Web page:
Getting a good night’s sleep can make a whole world of difference to your mood and even your health. Ironically, I’m writing this in the late night, after only getting a couple of hours of sleep, which brings me straight to a leading factor in sleep disruption- Stress and anxiety. If you’re anything like me, you’ve found yourself lying awake at night with your mind ticking over about everything you’ve forgotten to do during the day and things you have to remember to do the next day. We’ve all been in a situation where it’s difficult to switch off and get to sleep, and in those situations, there are a few tricks to helping sleep better.
- If it is a case of not being able to shut off, or having too many stressful things to think about, listening to soft music can help distract your brain and help soothe it into sleeping. I have an acoustic playlist for just this occasion, and it does help me sleep without overplaying all the little stresses from the day. There are even CDs designed for that purpose- soft repetitive rhythms such as waves breaking, ocean sounds, and that sort of thing are great to lull you to sleep.
- The ancient Chinese art of Feng Shui says that sleep interruption is due to an imbalance of energies. Changing things in your bedroom can help to reset these energies and promote a better night’s sleep. Move your bed as far away from the door as possible, but make sure you still have a good view of the door, that you’re not sleeping under a skylight window, and your head is not facing an open window, as these, all have adverse effects on your “Chi” (energy).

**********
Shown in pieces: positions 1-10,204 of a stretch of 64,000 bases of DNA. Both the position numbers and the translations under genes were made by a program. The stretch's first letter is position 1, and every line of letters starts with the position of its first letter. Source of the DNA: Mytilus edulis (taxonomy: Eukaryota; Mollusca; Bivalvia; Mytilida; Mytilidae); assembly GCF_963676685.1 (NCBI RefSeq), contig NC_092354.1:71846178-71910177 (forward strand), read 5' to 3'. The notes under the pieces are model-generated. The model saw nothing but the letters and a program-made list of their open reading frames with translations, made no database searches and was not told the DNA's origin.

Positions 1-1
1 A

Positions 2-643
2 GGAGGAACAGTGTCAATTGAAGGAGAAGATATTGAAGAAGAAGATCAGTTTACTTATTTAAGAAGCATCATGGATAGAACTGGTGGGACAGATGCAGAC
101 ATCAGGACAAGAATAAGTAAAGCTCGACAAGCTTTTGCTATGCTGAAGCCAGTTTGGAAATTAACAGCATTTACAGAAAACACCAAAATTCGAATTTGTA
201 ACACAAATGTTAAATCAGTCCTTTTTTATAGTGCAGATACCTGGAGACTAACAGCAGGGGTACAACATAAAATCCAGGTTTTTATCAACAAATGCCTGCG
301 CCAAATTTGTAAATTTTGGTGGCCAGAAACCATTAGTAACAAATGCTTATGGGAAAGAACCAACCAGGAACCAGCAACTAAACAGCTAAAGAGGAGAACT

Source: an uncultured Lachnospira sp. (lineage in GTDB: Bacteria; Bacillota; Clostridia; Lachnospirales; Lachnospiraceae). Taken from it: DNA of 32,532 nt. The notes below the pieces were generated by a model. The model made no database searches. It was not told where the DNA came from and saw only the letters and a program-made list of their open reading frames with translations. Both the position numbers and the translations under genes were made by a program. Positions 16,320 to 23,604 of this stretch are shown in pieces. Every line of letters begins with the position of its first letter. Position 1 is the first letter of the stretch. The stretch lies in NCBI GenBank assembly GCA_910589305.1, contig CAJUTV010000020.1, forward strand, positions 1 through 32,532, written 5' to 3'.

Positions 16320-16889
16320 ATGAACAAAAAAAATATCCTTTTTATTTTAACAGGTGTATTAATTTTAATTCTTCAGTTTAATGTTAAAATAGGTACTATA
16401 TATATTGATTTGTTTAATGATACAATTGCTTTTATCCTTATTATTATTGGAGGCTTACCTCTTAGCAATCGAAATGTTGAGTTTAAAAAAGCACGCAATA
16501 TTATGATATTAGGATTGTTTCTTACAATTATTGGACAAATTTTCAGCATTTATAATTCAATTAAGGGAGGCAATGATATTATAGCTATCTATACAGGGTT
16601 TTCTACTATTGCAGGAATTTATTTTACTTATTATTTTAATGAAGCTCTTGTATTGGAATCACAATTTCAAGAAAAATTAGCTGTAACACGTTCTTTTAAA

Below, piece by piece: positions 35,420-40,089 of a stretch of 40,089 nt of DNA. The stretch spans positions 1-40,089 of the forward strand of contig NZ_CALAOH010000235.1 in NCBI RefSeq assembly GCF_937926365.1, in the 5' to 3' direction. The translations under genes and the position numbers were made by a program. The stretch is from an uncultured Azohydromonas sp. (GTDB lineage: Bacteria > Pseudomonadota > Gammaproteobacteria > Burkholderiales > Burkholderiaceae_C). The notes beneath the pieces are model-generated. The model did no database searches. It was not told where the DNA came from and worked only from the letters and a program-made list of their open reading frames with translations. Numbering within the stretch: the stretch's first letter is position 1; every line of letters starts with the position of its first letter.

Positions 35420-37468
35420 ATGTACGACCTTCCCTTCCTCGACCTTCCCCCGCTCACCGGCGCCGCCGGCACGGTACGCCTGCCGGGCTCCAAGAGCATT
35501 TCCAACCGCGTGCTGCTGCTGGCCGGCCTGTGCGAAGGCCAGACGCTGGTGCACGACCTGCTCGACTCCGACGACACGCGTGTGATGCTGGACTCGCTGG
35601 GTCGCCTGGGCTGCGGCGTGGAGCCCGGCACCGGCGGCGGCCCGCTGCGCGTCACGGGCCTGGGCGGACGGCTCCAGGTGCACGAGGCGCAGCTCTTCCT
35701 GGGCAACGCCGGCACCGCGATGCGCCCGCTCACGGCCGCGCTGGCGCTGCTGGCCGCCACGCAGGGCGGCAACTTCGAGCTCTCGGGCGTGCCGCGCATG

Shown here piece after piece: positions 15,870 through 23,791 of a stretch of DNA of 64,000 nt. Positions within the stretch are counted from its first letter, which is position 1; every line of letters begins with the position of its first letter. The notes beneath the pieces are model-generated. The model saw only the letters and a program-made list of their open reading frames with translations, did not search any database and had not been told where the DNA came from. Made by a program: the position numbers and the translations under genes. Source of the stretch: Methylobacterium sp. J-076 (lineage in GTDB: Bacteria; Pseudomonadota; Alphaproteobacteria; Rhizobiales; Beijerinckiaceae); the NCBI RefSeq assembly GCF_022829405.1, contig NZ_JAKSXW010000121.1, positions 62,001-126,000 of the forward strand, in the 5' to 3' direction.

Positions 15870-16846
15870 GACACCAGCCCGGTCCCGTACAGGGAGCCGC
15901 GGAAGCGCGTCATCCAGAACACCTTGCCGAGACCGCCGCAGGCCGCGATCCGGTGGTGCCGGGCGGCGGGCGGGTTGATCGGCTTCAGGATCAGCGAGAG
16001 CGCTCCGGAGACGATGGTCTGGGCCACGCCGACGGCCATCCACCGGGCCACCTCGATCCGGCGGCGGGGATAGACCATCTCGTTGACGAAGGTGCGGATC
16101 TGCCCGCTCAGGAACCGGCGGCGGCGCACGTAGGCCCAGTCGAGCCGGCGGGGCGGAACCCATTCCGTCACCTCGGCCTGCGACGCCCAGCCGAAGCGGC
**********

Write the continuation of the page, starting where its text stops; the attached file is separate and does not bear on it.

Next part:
- Taking a warm bath is a great way to relax the muscles and the mind, as is drinking a warm glass of milk 15 minutes before you go to bed.
- Setting a regular bedtime and waking up at the same time each day can help to regulate your sleep cycle, allowing you to sleep better at night.
- Increasing the amount of light you get during the day will help you sleep better at night. If you think about hundreds of years ago, other than fire, people didn’t have any unnatural source of light. Sleep patterns were controlled based on light and dark, and with the introduction of electricity and the lightbulb, this has been majorly disrupted. Light intake produces a hormone called “melatonin,” which helps to regulate the sleep-wake cycle, and so the more natural light you take in, the easier it will be to get to sleep at night. If you work in an office all day, then try and take your lunch break outside, move your desk nearer a window or even use a light therapy box.
- Cut down caffeine, give up smoking, try not to overeat before bed, and avoid alcohol before sleeping. All of these are proven to disrupt your sleep. Nicotine, caffeine, and alcohol are all stimulants that can cause sleep problems, as can food digesting as you’re trying to sleep.
- Keep your bedroom tidy. I find that I can relax a lot more in a space that is clutter-free, clean, has excellent furniture, and smells nice. Ensure your bedroom is peaceful and doesn’t add to your stress.
I spent all of yesterday in bed with the flu- curtains drawn, lights off, tv on and naps throughout the day, It’s now 4 am, and I’m wide awake! Time for a warm bath and some soothing music, I think.